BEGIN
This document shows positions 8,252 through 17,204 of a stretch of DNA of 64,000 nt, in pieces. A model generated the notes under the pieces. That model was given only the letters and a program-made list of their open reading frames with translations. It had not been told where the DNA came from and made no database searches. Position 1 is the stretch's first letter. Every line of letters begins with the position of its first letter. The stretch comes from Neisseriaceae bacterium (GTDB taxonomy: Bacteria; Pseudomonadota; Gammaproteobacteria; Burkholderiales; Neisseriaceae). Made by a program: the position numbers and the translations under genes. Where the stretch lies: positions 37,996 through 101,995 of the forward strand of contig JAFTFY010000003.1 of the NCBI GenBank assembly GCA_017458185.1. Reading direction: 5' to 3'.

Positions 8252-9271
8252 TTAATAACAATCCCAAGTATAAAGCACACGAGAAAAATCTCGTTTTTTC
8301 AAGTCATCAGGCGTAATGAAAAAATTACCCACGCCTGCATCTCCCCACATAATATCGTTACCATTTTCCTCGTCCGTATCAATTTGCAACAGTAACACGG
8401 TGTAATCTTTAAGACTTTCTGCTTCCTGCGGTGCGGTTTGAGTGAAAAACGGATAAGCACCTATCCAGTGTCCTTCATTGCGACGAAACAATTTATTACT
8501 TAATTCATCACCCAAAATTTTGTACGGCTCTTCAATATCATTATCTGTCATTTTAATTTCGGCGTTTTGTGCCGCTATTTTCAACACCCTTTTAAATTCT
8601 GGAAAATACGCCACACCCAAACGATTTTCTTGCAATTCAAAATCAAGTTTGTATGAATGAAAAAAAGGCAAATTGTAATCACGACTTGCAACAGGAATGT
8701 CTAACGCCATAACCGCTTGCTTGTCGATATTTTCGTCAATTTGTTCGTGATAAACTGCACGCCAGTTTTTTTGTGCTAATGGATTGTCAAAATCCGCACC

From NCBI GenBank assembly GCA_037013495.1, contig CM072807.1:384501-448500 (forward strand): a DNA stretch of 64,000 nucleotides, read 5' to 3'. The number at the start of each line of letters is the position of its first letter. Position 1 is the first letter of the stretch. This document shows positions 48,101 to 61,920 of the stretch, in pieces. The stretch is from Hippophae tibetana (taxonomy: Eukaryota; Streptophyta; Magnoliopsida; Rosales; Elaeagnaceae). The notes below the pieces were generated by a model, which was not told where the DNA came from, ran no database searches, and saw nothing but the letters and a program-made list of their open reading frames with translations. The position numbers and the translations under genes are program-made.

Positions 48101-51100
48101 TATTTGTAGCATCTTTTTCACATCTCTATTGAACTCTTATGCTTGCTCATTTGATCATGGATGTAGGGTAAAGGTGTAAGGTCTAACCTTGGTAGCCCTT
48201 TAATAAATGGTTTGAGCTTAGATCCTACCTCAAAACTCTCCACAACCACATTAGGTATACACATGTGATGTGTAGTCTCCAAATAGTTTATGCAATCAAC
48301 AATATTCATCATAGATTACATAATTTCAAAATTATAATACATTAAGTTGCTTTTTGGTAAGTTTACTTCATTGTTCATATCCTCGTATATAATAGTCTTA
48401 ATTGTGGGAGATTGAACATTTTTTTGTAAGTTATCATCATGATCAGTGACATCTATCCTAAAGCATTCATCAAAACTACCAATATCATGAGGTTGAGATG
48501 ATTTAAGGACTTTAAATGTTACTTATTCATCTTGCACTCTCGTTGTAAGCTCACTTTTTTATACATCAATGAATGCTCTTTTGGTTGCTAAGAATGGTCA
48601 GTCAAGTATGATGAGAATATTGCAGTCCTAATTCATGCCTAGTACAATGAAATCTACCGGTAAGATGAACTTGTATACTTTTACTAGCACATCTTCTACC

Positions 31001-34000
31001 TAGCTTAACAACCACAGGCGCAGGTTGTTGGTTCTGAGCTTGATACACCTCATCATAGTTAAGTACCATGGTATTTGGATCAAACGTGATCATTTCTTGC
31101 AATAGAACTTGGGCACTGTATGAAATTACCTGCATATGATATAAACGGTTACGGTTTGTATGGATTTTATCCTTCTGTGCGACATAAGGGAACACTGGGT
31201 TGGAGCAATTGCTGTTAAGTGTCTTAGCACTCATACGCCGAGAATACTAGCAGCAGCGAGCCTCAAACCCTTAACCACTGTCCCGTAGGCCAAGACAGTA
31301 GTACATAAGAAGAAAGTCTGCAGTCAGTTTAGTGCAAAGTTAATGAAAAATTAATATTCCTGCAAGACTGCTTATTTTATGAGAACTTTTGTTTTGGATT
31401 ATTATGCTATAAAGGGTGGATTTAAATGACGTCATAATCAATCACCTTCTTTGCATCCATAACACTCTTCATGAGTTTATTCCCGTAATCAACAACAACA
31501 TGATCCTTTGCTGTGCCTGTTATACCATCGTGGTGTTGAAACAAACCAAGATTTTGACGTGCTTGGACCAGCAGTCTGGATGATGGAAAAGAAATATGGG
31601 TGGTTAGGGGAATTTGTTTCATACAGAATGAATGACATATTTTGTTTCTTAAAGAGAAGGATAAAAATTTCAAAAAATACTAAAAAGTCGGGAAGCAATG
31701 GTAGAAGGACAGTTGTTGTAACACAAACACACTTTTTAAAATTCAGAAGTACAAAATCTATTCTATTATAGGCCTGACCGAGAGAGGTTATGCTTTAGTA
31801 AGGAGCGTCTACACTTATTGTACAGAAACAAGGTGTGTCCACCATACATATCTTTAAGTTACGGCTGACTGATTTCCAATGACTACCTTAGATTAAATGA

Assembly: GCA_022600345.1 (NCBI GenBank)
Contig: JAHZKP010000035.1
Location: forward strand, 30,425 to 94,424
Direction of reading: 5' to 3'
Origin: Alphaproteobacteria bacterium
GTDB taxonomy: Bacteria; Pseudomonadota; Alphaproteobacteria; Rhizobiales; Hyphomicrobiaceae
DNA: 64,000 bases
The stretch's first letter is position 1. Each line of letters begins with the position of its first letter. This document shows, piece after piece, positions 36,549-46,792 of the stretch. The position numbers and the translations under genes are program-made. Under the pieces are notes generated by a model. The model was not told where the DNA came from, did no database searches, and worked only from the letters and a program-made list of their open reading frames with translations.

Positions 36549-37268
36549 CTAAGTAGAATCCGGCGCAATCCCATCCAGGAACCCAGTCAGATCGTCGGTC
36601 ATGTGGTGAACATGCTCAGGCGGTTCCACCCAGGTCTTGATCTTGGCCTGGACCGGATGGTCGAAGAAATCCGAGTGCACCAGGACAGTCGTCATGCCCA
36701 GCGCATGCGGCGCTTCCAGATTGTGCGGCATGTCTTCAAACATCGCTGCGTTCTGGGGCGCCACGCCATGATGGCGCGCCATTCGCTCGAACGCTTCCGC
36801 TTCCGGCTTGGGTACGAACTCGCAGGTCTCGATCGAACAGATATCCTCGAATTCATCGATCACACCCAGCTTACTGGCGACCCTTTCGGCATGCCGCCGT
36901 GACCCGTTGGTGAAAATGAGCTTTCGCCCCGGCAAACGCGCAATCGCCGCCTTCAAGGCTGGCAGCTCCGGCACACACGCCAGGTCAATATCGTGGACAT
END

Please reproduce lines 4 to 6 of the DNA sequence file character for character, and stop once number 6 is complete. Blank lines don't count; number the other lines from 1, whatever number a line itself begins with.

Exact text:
8301 AAGTCATCAGGCGTAATGAAAAAATTACCCACGCCTGCATCTCCCCACATAATATCGTTACCATTTTCCTCGTCCGTATCAATTTGCAACAGTAACACGG
8401 TGTAATCTTTAAGACTTTCTGCTTCCTGCGGTGCGGTTTGAGTGAAAAACGGATAAGCACCTATCCAGTGTCCTTCATTGCGACGAAACAATTTATTACT
8501 TAATTCATCACCCAAAATTTTGTACGGCTCTTCAATATCATTATCTGTCATTTTAATTTCGGCGTTTTGTGCCGCTATTTTCAACACCCTTTTAAATTCT